The Jacksonville Bar Association will rise to this challenge.
By Michelle Bedoya Barnett, JBA president
There are those inconsequential conversations that we push to the back of our minds. There also are memories that stay with us forever, that shape our world view and our view of ourselves.
For me, one of those formative memories occurred in the first grade when a classmate asked, “Are you black or are you Indian? Because if you’re black, we can’t be friends.”
As it turns out, I was neither. As a 6-year-old, I did not understand the impact of her words, I merely informed her that I am Hispanic.
But what if my answer had been yes? Would I have been disregarded or deemed unworthy?
In recent weeks, I have replayed this conversation in my mind and wondered how my life might be different if I was Black. The recent protests for racial justice have called many of us to challenge the things we always have accepted and the way we conduct our lives personally and professionally.
I want you to know that, as the leader of this organization, I am devoted to identifying ways to generate discussion and understanding on race-related issues. I assure you that the Jacksonville Bar Association will rise to this challenge.
I am proud of the work the JBA is already doing for race relations. When I look back at my growth opportunities it has been through conversations with many of you at Bar events that have helped me grow in my understanding of the disparities that have been and that continue to be.
The JBA Diversity Committee, with the leadership of Christen Luikart and Joni Poitier, is working on programming to build on our study circles that have been facilitating discussions on the issues of race.
If you are looking for a safe outlet to have an intellectual and respectful discussion, I encourage you to reach out to JBA Executive Director Craig Shoup and express your interest in participating in a study circle.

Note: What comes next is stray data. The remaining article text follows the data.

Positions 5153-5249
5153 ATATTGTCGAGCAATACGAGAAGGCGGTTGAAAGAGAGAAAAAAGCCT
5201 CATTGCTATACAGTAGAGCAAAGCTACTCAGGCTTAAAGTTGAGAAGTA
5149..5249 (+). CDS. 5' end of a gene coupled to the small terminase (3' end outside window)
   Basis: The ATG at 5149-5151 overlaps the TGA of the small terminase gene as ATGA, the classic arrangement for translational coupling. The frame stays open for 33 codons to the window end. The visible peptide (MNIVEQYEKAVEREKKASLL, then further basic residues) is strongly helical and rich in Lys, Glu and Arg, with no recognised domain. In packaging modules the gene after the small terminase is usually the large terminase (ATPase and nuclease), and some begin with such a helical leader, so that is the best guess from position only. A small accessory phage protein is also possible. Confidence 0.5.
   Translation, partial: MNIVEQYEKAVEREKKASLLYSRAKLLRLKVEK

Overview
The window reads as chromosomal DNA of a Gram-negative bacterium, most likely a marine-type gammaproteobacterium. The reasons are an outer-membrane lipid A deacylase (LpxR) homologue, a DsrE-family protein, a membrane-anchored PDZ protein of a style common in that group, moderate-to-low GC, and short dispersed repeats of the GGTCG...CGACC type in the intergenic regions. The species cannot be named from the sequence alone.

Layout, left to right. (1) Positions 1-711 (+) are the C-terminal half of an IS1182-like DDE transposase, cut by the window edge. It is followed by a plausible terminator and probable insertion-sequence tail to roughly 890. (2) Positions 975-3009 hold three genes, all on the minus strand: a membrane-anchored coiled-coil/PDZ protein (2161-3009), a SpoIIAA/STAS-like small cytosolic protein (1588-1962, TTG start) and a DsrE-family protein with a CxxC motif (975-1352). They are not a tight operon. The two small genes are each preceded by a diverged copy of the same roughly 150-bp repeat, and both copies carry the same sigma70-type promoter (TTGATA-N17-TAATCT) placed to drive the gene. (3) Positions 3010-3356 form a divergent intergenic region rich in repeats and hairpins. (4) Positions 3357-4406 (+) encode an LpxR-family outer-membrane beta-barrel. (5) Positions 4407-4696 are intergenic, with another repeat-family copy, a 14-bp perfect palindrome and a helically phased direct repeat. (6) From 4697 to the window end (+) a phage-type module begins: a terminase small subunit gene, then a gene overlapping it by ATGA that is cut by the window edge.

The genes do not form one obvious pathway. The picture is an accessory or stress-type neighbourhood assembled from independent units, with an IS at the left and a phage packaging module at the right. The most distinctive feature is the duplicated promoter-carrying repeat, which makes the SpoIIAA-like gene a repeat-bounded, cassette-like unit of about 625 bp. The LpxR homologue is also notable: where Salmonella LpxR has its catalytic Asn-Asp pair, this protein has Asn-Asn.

As attorneys, what binds us is not our skin color, socioeconomic background or ethnicity, but our shared education, our character and our dedication to utilizing the practice of law to give voice to the voiceless.
If you are looking for a way to positively influence young people, consider becoming a mentor through the Ribault Mentoring Program.
Through this program, students at Ribault High School are paired with members of the Jacksonville legal community. Students learn to conduct a mock trial, visit local universities and the Duval County Courthouse, City Hall and other sites.
It is our hope that underprivileged youth may be exposed to careers in the law and achieve their dreams to practice law and that the legal profession benefits from becoming a more inclusive and diverse environment.
Most of us can identify a lawyer we knew in our youth who sparked our interest in the law. I recently read a statistic that 3% of lawyers in the United States are African American despite the fact that 13% of our population is African American. This needs to change and we can serve as a catalyst for this change.
The JBA Diversity Committee recently published a list of action items for our members:
- Speak up publicly.
- Talk with your children and other young people about racism.
- Challenge your own stereotypical beliefs.
- Mentor someone who doesn’t look like you.
- Participate in a study circle.
- Join the JBA Diversity Committee.
Let’s work together to build bridges, spread love and bring our community together to heal and make needed changes.
To my Black colleagues, on behalf of the Jacksonville Bar Association, know that we hear you. While we do not know your pain, we stand with you.
We respect you. We are better because of you. We will do better because of you.
Michelle Bedoya Barnett is a founding partner of Alexander DeGance Barnett, focusing on labor and employment law.